There was a time when people didn’t have to worry about getting computer viruses on their cell phones. Nowadays, with the exponential growth of mobile technologies, including application development options, mobile malware has become a problem, and it can be a big problem for your business. Today, we’ll take a look at the growing mobile malware market, from the threats to what you can do to keep it from being a problem for you.
Automation Concepts & Technologies, Inc. Blog
The world produces over 50 million tons of e-waste every year as consumers and businesses throw out their smartphones, computers, and appliances, less than 20 percent of which is properly recycled. The other 80 percent ends up in a landfill or broken down improperly. Today, we will talk about our growing e-waste problem and what industry professionals are doing to reduce it.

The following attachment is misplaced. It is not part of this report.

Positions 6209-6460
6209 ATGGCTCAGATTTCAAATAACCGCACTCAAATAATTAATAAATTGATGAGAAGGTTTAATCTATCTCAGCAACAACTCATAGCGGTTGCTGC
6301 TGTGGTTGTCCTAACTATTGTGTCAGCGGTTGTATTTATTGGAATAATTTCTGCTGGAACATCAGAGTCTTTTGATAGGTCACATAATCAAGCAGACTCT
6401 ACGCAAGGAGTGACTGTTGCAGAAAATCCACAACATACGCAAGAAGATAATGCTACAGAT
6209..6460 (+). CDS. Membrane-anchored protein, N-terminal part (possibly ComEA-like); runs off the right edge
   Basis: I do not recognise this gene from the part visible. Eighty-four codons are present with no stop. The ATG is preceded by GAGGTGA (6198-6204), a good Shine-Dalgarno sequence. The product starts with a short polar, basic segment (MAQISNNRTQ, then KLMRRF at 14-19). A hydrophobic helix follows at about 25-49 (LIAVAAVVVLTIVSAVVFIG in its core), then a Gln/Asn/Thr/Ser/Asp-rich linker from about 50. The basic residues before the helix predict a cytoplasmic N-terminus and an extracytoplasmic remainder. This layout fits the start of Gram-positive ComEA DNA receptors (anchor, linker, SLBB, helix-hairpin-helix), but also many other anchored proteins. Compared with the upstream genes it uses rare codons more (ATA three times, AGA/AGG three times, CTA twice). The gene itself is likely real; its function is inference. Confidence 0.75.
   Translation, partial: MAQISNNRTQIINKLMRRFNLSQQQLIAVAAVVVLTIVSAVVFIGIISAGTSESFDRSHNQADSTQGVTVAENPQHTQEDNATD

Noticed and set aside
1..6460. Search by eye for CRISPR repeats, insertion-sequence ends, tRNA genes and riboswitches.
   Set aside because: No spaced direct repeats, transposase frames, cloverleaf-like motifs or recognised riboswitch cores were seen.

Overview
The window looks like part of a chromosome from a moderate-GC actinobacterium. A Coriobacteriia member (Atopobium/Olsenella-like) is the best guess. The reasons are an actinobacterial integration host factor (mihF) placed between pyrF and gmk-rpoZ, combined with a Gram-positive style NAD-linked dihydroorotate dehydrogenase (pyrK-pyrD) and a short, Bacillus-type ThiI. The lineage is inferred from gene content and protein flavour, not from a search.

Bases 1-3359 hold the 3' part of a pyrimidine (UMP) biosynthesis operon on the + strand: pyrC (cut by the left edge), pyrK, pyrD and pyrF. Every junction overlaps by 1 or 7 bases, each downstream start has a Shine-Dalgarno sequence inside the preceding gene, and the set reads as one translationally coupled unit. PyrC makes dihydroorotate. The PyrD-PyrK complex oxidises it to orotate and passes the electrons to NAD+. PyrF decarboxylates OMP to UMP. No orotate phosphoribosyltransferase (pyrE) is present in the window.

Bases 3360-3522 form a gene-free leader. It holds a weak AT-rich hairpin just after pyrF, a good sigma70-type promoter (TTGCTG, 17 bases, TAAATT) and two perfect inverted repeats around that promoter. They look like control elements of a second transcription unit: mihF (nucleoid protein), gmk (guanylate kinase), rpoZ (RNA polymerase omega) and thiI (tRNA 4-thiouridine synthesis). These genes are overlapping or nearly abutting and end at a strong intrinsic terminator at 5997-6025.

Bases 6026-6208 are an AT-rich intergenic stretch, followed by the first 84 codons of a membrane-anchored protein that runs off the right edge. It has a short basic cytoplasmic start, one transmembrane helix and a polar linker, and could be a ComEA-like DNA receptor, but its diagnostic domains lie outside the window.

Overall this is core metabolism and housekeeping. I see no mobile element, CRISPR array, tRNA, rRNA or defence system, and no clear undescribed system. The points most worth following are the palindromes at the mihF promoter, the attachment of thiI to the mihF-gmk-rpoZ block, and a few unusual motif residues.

How many times have you sighed about plugging your phone in, reaching behind your desk to get to the outlet? All of this could change with the addition of near-field induction charging, more commonly known as wireless charging. We’ll review what modern wireless charging is capable of, as well as what kind of obstacles could be avoided through its use.
Smartphones are amazing and as a result a lot of people have jumped on board. So, when the annual financials came out, it was a minor surprise to see that the smartphone market was in significant decline. There are many reasons for this, but the main one has to be that older devices are holding up great compared to newer devices. This makes consumers less apt to make the substantial investment to get the latest and greatest device.
One of the major aspects of smartphones is how portable they are. Thanks to them, business professionals can be productive while out of the office, no matter where they are. Unfortunately, this also means that they have more of an opportunity to lose their devices, along with the data they contain. If the device is Android-based, then you can alleviate this trouble thanks to built-in features that can help you find it.